Lucky for us, we can participate in a program that lets Toots practice getting on a flight! And so, last Saturday, Toots, hubs, me and our ABA tutor headed to the Sacramento International Airport to join “Wings for Independence”, a program designed to help families of children with special needs prepare them to experience flying on a plane!
“Wings for Independence” is a local program. You can learn more about it here.
It was amazing.
I hadn’t been to the airport in so long that I did not even know the new terminal had been built! When we got inside, we headed for the ticket counter where we were instructed to “check in”. We got boarding passes! The wonderful employees of Jet Blue have partnered with Wings for Independence and provided the check in and the plane for the program.
We were told to bring a small unpacked suitcase. Given that we have never traveled anywhere, the only “suitcase” Tootles had was one he spied in JC Penney when he was about two years old. I did not want to buy it but he went into meltdown mode and so I forked over the $20 for this:
It has sat upstairs in a cabinet for about 3.5 years. The hubs knew right where it was and brought it down to me on Saturday. On a whim, I checked inside and lo and behold, I removed this stuff:
Apparently, my hubs wants Toots on the “no fly” list.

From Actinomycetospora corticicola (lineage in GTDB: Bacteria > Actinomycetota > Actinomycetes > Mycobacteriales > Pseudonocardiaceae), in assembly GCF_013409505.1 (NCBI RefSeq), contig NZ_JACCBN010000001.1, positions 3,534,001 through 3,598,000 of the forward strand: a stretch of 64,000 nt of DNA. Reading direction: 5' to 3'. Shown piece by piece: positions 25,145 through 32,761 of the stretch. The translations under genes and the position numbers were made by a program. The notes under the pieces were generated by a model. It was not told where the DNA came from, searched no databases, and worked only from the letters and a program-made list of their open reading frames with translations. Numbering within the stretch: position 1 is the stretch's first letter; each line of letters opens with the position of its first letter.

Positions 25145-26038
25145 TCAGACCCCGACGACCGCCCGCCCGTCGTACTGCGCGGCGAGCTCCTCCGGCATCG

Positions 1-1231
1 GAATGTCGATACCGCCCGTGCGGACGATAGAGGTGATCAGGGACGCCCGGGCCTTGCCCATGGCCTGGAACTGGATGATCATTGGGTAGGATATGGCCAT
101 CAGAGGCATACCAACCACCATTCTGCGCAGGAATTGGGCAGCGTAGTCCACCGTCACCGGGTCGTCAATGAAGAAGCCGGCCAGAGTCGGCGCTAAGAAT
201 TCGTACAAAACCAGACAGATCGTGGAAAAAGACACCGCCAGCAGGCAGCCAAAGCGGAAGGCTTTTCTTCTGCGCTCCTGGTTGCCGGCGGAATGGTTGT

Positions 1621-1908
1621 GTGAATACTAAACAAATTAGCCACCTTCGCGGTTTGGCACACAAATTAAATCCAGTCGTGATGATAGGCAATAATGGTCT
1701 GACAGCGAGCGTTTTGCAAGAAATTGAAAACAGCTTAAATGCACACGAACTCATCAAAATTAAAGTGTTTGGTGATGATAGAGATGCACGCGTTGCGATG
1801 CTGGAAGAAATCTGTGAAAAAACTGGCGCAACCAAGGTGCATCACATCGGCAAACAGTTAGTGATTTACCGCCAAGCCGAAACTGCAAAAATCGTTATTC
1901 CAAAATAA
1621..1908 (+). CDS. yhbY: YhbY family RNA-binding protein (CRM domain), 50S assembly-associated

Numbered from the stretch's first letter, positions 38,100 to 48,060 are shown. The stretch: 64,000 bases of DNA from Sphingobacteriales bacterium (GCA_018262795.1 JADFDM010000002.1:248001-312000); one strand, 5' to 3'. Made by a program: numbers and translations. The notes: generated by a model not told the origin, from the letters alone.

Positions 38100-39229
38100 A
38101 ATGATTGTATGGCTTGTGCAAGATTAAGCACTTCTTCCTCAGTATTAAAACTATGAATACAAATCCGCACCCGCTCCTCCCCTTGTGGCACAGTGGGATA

Once emptied, we checked little Elmo as our luggage, and the lovely staff took a shine to Toots and offered to weigh him on the luggage scale (thank goodness we don’t really have to get weighed for a flight, eh?)
We took a huge escalator up to catch the tram to the boarding gates. Toots never rode anything like that tram and I was sweating bullets that he was going to freak. Instead, he calmly boarded, clutched the rail like nobody’s business and stayed completely quiet for the 30 second fast trip across the terminal!
The worst of it all (which wasn’t bad) was waiting to get through security. Toots was extremely fidgety.
His ticket was checked with mine. We took off our shoes and put them in a plastic tub to ride through security. It was only after he took off his shoes that I learned that children under the age of 10 do not have to take their shoes off! One less thing to worry about for the real deal.